A quick introduction to IRC (for those who don’t already use it!)

In Hacking, Internet, Uncategorized on August 10, 2006 at 10:33 am

Quite recently, I have been introduced to Internet Relay Chat (IRC for short), which I have found to be a great way of chatting online to people all over the world.

Of course, many of you reading this post will already be familiar with IRC, but for those of you who are uninitiated, here is a brief guide, including links to IRC clients for different operating systems.

What is IRC?

IRC is the equivilent of CB radio operating over the Internet. It is in many ways similar to MSN Messenger or online chat rooms, with a few added features, such as the ability to transfer files and connect to users all over the world. It doesn’t matter which particular program you use to access IRC; all can connect to the same chat networks (channels).

During the Gulf war in 1991, and the Moscow coup in 1993, IRC users were able to get real time reports on the situstions in spite of a media blackout, which helped IRC gain international fame and usage.

People use IRC for many different reasons: it is one of the easiest methods for groups to have online discussions, for families to communicate and to meet new people to chat with on lonely nights.

Using IRC

To begin using IRC, you will need to download and install an IRC client for your operating system (see below for some suggestions).

You will then need to log on to an IRC server (your chosen program should have instructions for this) and choose a nickname. Choose your nickname wisely, as this will become your “identity” on IRC: people will look out for you, and may even search for you to chat with. (Note: if you don’t want to be hit on too much, it is wise not to choose a girly name!)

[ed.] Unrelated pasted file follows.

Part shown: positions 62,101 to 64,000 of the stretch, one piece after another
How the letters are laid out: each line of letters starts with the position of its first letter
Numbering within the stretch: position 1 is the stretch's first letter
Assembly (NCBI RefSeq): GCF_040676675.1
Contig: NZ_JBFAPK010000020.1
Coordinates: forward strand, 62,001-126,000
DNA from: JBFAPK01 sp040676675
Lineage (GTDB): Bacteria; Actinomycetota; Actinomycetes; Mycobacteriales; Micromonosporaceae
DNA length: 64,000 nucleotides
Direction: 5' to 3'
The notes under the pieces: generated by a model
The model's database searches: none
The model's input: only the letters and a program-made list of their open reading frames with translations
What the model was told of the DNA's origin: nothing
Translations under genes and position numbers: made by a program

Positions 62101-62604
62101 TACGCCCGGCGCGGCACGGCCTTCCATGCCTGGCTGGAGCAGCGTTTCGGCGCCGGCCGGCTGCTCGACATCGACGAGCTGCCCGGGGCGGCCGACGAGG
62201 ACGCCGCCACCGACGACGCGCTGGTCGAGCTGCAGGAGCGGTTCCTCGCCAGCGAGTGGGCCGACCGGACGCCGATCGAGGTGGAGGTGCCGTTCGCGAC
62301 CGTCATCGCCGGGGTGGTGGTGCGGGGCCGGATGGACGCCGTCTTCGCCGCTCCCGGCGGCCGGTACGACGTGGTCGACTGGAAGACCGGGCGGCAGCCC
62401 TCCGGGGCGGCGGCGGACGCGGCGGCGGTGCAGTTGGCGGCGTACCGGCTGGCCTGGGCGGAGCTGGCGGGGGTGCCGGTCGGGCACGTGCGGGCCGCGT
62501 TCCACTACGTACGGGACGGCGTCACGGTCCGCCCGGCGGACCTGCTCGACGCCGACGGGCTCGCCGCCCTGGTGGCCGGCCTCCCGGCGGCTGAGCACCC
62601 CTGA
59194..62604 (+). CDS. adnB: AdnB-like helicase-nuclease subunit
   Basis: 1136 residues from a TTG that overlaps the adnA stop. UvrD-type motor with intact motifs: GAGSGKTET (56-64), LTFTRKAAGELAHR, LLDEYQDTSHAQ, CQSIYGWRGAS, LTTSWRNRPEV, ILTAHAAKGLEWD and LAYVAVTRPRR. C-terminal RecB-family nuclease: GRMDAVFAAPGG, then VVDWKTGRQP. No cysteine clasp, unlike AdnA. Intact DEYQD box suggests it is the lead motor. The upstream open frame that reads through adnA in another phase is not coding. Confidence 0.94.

Once you are connected to an IRC server, you will want to find a channel to chat on. Different servers may have different channels open and available; often you may find a server has hundreds of channels available at any one time. Your IRC program may have menus displaying the various channels available to you. Alternatively, you can use the command “/list” (without the speech marks!) to have a list of channels appear in the window.

To join a channel, you should use the command “/join #channel” where #channel is the name of the channel you wish to join (eg: #chat). All channels begin with a # (eg: #chat, #newbies). To leave a channel, you should type “/leave #channel” (eg: /leave #chat)

Channel names generally reflect the nature of the conversation, though each channel can have a “topic” which may be changed at any time.The topic is set by the operator of the channel. Many people can participate similtaneously on a channel, so it is an ideal medium for online meetings and group discussions.

If you would like to have a private conversation with someone, you can use the command “/msg [nickname]” where the [nickname] is the name of the person you wish to be private with. This will open a new window so that you and your chosen correspondent can chat privately without interference.

You can also use the command “/notify” to discover when a particular user is on IRC, or “/invite” to ask someone to join a private conversation.

A few more useful commands

  • /who #chat Gives some information on users in the channel, #chat
  • /me says hi to everyone This will display “[your nickname] says hi to everyone”
  • /whois thisuser This will give you some information about “thisuser.”
  • /nick mynewname This changes your nickname to “mynewname”
  • /help This works on many clients and will provide some useful help for newbies.
  • /quit bye! Using this command, you quit IRC completely with a parting comment. Others will see “Signoff [yournickname] (bye!)”

IRC client downloads

Useful links

  • IRC help homepage
  • A guide to channel Netiquette
  • IRC Beginners
  • IRC Introduction
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